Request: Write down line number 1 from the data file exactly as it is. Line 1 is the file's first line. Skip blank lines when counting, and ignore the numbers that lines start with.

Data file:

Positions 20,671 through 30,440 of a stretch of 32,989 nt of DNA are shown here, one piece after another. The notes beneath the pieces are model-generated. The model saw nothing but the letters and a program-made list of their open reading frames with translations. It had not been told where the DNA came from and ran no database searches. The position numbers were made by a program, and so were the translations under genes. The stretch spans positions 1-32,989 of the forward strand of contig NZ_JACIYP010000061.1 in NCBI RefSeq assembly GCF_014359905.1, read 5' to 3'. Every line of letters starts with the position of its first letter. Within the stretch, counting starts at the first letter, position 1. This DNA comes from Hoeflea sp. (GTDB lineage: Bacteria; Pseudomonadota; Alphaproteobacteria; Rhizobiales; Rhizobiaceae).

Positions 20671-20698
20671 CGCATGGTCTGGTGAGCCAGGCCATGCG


Positions 20,671 through 30,440 of a stretch of 32,989 nt of DNA are shown here, one piece after another. The notes beneath the pieces are model-generated. The model saw nothing but the letters and a program-made list of their open reading frames with translations. It had not been told where the DNA came from and ran no database searches. The position numbers were made by a program, and so were the translations under genes. The stretch spans positions 1-32,989 of the forward strand of contig NZ_JACIYP010000061.1 in NCBI RefSeq assembly GCF_014359905.1, read 5' to 3'. Every line of letters starts with the position of its first letter. Within the stretch, counting starts at the first letter, position 1. This DNA comes from Hoeflea sp. (GTDB lineage: Bacteria; Pseudomonadota; Alphaproteobacteria; Rhizobiales; Rhizobiaceae).